Tips for the green gardener | SummitDaily.com
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Tips for the green gardener

Sue Barhamspecial to the daily

You’ve scouted the summer farmers markets and delighted in the gifts from the earth. Now you want to try growing your own veggies but don’t know where to start. It’s easier than you think!Dustin Beckner, Chef de Cuisine at Restaurant Avondale, spent the past week laying out the establishment’s first garden. He chose a spot on the south side of the Westin Riverfront to build his five beds. Surrounded by river rocks found on the property, three of the beds will receive full sun and the other two are partially shaded by aspen trees. “The more delicate herbs and micro greens will be transplanted to the protected area,” he said. Beckner started his plants from seed several weeks ago, allowing them to sprout on a sunny western windowsill in the restaurant’s pastry kitchen.Following the lead of Larkspur Restaurant, which has had success with alpine gardening for the past two years, Beckner is planting many varieties of lettuce and herbs, as well as radishes, cucumbers, squash, and turnips. “These are good choices for someone who wants to try gardening in the short growing season offered by the Rocky Mountains,” he said. “Lettuces were the original crops of this area’s homesteaders, and today we have so many choices of greens.”The novice gardener should start plants in containers. Having the flexibility to move the pots to a less sunny or windy area is a big benefit. Watching the success of a small, “container garden” grow can be a learning process you can improve upon each year.Another consideration is your soil. If you have access to compost, use it! Compost will enrich the soil with organic nutrients and will improve texture, fertility, and drainage of the soil. Commercial fertilizers are a good replacement; you will need a bit of trial and error to determine how often to feed your plants and how much at a time. Water often – most vegetable plants like to be kept moist and will drink from the tray beneath the pot.By planting lettuces and micro greens, you will start enjoying salads from your own garden within just a few weeks. Beckner offers some easy dressings to toss with your greens for healthy summertime salads.

1 cup red wine vinaigrette1 cup extra virgin olive oil1-1/4 cup canola oil3 shallots, minced1 clove garlic, minced1 teaspoon sugarSalt & pepper to tasteCombine vinegar, shallots, garlic and sugar. Slowly add the oils, whisking till emulsified. Season to taste with salt & pepper. Keep refrigerated, shake well before each use. Makes 3 cups.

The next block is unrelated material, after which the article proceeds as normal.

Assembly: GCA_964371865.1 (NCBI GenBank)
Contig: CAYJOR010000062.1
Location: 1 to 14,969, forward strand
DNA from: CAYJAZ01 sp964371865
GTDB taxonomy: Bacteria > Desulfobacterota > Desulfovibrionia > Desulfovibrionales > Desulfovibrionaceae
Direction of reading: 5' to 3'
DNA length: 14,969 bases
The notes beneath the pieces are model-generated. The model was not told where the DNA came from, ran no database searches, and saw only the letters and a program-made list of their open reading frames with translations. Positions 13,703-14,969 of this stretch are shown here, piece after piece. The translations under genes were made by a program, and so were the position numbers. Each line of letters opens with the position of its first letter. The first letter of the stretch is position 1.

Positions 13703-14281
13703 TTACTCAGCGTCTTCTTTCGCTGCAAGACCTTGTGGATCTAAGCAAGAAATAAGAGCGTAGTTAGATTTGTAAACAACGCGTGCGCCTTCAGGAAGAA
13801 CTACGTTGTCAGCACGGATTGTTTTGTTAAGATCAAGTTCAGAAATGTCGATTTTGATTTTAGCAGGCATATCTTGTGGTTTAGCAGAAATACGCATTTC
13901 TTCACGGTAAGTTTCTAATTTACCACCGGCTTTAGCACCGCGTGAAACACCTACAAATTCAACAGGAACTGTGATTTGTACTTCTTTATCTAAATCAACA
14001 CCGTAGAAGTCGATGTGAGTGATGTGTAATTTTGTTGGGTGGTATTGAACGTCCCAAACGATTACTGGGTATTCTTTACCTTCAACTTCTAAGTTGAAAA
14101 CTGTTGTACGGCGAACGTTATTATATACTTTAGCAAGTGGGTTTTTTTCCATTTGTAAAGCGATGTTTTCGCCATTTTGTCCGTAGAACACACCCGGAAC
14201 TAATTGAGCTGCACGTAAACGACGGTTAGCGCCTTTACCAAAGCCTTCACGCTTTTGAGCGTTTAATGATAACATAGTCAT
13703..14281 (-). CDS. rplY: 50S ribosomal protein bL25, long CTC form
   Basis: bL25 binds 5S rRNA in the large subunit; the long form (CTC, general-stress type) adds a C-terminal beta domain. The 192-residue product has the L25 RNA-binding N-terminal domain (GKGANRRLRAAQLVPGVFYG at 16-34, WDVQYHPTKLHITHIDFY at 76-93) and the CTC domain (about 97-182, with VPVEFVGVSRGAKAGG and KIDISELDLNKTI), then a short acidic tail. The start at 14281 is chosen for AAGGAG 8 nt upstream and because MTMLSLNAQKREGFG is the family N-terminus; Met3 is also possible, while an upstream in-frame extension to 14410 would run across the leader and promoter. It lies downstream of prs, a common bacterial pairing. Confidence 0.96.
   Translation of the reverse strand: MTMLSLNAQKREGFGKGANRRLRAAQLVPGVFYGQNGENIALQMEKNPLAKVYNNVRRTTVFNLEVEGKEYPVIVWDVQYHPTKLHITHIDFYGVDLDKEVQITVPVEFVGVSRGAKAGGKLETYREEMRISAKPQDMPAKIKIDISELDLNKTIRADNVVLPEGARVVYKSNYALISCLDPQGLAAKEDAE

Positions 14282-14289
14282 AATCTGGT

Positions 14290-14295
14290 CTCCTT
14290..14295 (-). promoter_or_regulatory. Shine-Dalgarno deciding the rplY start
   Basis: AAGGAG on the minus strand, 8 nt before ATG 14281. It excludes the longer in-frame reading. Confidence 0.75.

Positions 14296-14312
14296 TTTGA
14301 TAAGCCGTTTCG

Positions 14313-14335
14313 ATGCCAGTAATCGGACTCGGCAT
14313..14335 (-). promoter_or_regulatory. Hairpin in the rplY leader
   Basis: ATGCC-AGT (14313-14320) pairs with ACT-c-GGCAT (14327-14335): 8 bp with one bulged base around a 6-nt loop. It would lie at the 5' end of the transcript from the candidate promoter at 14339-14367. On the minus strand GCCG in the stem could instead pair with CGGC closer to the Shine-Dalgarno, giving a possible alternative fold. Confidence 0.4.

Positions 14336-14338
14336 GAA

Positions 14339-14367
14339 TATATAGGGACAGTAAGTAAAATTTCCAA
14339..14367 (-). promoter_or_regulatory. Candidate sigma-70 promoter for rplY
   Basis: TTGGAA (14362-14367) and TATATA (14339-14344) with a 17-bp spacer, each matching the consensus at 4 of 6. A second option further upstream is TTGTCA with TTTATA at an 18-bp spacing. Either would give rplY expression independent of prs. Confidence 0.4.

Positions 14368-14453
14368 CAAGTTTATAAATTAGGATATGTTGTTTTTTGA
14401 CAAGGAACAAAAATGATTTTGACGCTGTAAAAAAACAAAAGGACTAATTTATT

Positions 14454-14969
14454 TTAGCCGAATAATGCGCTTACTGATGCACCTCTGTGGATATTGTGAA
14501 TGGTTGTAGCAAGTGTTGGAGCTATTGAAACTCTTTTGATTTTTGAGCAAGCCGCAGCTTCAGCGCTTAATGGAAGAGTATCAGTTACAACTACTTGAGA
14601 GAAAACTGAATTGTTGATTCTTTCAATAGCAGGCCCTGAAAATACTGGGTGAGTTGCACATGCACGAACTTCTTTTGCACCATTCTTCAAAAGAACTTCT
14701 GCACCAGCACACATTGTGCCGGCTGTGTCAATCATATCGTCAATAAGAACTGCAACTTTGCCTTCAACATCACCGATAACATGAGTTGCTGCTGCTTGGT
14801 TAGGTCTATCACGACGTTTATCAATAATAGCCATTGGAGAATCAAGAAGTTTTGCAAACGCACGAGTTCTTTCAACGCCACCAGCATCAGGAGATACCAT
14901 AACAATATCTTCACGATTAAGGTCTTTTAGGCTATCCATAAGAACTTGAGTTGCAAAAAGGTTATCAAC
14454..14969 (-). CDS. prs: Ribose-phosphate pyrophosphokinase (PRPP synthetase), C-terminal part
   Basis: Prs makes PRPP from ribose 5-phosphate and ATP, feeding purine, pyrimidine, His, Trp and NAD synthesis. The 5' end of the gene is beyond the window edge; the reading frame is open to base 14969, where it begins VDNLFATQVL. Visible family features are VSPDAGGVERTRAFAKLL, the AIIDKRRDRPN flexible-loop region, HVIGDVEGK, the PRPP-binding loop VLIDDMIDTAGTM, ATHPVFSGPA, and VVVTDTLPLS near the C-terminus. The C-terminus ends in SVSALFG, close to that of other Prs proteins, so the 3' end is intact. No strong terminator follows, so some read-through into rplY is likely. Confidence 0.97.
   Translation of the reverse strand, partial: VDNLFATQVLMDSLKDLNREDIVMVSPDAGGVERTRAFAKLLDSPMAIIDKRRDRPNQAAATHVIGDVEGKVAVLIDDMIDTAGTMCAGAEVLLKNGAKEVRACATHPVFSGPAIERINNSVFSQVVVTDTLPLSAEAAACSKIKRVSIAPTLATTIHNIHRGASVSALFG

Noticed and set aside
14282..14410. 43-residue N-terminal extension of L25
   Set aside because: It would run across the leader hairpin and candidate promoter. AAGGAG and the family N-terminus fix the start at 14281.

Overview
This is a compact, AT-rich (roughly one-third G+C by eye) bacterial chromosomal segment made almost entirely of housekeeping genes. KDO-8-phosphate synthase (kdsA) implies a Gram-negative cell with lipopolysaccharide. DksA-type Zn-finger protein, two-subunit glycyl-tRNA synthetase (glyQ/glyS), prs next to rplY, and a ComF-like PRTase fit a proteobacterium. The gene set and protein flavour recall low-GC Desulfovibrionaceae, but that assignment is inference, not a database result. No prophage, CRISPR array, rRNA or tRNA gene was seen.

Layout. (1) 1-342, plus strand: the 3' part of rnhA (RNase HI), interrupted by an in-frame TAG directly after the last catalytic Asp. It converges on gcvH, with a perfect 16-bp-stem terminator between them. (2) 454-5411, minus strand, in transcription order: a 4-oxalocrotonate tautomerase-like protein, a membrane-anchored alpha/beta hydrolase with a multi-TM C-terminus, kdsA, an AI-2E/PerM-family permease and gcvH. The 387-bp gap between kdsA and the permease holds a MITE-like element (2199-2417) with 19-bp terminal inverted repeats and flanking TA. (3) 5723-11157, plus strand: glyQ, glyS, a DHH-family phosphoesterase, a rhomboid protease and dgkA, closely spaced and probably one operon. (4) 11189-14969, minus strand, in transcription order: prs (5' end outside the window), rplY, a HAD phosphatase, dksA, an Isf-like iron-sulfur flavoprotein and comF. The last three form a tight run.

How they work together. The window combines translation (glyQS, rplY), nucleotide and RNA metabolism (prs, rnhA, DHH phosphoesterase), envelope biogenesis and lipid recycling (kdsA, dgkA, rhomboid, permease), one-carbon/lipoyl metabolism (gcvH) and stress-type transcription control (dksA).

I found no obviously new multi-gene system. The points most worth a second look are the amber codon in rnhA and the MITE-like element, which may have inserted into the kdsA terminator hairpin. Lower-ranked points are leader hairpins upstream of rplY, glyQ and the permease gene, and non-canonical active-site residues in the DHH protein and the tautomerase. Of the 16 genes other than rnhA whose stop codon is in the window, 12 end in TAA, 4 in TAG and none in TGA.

2 cups mayonnaise1 cup sour cream2 cloves garlic, minced1 shallot, minced1/4 cup chives, snipped1/4 cup parsley, chopped1/3 cuplemon juice1 Tablespoon WorcestershirePinch cayenne pepperSalt and pepper to tasteButtermilk Mix all ingredients except buttermilk together in a large bowl. Thin to desired consistency with buttermilk. Makes 3 cups. Will keep refrigerated for one week.

1 cup ginger, finely chopped1 Tablespoon minced Thai chile1/4 cup soy sauce1/2 cup sherry vinegar1/2 cup honey2 teaspoons rosemary leaves1 cup grapeseed oilUsing a blender or small food processor, combine all ingredients except rosemary and oil and puree. Add the oil in a steady stream with the machine running to emulsify. Add the rosemary and blend for 15 seconds. Makes 2 1/2 cups. Keep refrigerated.

3 anchovy filets, soaked in cold water for 5 minutes, dried, and coarsely chopped 3/4 cup prepared or homemade mayonnaise 1/4 cup sour cream 2 tablespoons thinly sliced fresh chives 2 tablespoons minced flat-leaf parsley 1-1/2 teaspoons minced fresh tarragon leaves 3/4 teaspoon finely chopped fresh basil 1 tablespoon minced shallots 1 tablespoon freshly squeezed lemon juice Salt & fresh ground pepper to tasteCombine the anchovies, mayonnaise, sour cream, chives, parsley, tarragon, basil, shallots, lemon juice, and ? teaspoon of salt in a blender. Puree to make a smooth dressing. Season to taste with salt and pepper. Use immediately or store, covered, in the refrigerator, for up to 2 days. Sue Barham is the marketing director for Larkspur Restaurant and Restaurant Avondale. Larkspur, at the base of Vail Mountain, has been serving American Classics with a fresh interpretation since 1999. Avondale, (avondalerestaurant.com) opened in September 2008 in the Westin Riverfront Resort and Spa and features a West Coast inspired, market driven menu.


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